24 Jun 2009


Slaa up in arms on 'silencing' in House
By Faraja Jube Dodoma

Karatu MP Willibrod Slaa has threatened to "go public" with what he said were issues of national interest the Parliament blocked him from tabling in the august House on Monday.

Some MPs heckled the firebrand opposition leader as he stood up in parliament on Monday to give a speech on the Prime Minister's Office 2009/10 Budget.

Dr Slaa had reportedly prepared a vitriolic attack on former President Benjamin Mkapa and the Government over alleged mismanagement of funds.

Before giving his speech, the Chadema leader was reminded to respect the Parliamentary Standing Orders and warned not to breach the law in his presentation.

But in an interview with The Citizen yesterday, Dr Slaa said the National Assembly Speaker, Mr Samwel Sitta, had no right to block debate on sensitive public issues.

He said: "I have written to the Speaker asking him why unnecessary restrictions are being imposed on MPs who want to discuss matters of public interest in parliament."

He threatened to go public with the same issues he was barred from presenting in parliament saying he had the right to let people know about matters that affected them.

"If they don't want us to speak in parliament, it will reach a point where the only reasonable thing to do is table the agenda to the people," said Dr Slaa.

CCM MPs accused the opposition legislator of attempting to use the platform to launch a verbal attack against Mr Mkapa.

Mr Mudhihir Mudhihir (Mchinga-CCM) defended the former president saying he had done "a lot of good things but people want to see the negative only".

"It was under his leadership that this country recorded significant increases in Government revenue," the MP said, praising Mr Mkapa's administration for containing inflation and opening a number of trade opportunities.

Another CCM legislator, Dr Chrisant Mzindakaya (Kwela), tried to have Dr Slaa blocked from presenting his speech at all.

But even when he finally gave his speech, the opposition leader was forced to skip tabling his prepared questions on controversial deals the Mkapa administration allegedly signed.

And in an apparent reference to Dr Slaa, Dr Mzindakaya lashed out at "jealousy hypocrites and good-for-nothing crusaders against corruption".

"Those who criticise Mr Mkapa are agents of the Devil and loafers who have done nothing in life, but are motivated by jealousy and hatred. They are themselves corrupt people," he said.

But Dr Slaa insisted he would not relent on the issues he was barred from talking about saying the Constitution and Parliamentary Immunities and Privileges Act guarantee MPs the freedom to challenge the Government in the parliament.

"I will not accept such moves by anyone any more. This is all compromising principles. But I will stand up for my principles and for justice. We all have the right voice our concerns," he said.

Dr Slaa, who had prepared his disputed speech as a shadow minister, said the Government was obliged to respond to all queries raised by MPs in parliament.

"Even if the issues are sensitive, this is the whole purpose of raising them so that people can know and be informed about what is going on," he said.

"But there has been a tendency to block all sensitive issues from being discussed in parliament," he added.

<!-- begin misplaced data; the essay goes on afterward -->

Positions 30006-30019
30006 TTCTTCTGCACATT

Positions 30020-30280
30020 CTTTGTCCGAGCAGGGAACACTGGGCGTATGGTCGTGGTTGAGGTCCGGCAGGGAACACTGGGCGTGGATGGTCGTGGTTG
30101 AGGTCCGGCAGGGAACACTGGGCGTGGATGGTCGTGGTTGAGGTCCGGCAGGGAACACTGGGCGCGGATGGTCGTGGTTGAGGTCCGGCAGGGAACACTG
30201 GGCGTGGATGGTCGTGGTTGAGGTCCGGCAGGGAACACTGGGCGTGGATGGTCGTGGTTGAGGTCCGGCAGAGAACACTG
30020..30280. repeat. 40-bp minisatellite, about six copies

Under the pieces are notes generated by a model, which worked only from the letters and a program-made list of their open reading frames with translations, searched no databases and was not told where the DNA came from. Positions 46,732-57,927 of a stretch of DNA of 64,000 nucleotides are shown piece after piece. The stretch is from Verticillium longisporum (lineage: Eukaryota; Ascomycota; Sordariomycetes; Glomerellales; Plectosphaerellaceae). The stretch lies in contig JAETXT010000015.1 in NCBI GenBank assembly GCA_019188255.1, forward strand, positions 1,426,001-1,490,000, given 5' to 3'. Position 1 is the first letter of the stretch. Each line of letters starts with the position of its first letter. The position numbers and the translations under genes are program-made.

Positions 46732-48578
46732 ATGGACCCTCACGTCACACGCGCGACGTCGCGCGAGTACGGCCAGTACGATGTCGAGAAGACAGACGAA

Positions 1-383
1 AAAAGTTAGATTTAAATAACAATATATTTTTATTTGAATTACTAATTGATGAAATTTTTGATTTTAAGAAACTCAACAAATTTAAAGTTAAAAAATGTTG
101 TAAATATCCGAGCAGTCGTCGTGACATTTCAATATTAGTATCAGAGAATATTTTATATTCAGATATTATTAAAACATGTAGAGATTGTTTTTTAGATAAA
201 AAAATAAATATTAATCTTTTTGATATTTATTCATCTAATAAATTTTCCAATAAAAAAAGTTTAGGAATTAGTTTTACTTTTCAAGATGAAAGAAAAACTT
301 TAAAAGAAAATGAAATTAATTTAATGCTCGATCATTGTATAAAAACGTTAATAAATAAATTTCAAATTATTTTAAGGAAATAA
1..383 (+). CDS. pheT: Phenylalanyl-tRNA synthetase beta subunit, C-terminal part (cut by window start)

Before he gave his controversial speech, Mr Sitta told the opposition MP he had read the speech and warned him against making statements that breached parliamentary regulations.

The Speaker had also ordered Dr Slaa not to use abusive language against a former president or discuss issues that had been lined for debate during the session.

Earlier, the chairman of the Parliamentary Committee on Justice, Constitutional Affairs and Governance, Mr George Lubeleje, a CCM MP, had tabled the committee's position against Dr Slaa's speech.

However, the opposition leader retorted: "Why must I have any confidence in the committee or Speaker's office if they insist on imposing on us?"

He questioned the Speaker's application of the Parliamentary Standing Orders to the contentious issues of Meremeta, Tangold, Mwananchi and Deep Green Finance companies.

Last Friday, Dr Slaa asked the Government to respond to allegations of funds mismanagement involving the four companies that have become subjects of public debate.

"I was just questioning the Government over the embezzlement of Sh155 billion in Meremeta and not about the issues pertaining to national security," he said.

Mr Sitta postponed the debate to this Monday saying the Government should be given time to prepare its response.

But Dr Slaa also questioned the Parliament barred debate on the CAG report. "Where does the Speaker obtain the directive to block the debate?"

On the PMO's 2009/10 Budget estimates, the Chadema leader queried the allocation of billions of shillings to entertainment and hospitality, which he said had nothing to do the welfare of people.

He had to put up with sporadic interventions, mainly from Mr Philip Marmo, the minister of State in the President's Office (Good Governance), who also serves as coordinator of parliamentary activities.

Mr Marmo wanted, among other things, the Speaker to reprimand Dr Slaa for his reference to the amount of funds set aside for particular votes in the Government's Budget.

However, Mr Sitta said there was nothing wrong with the MP debating the Government's budget priorities.


SOURCE: The Citizen

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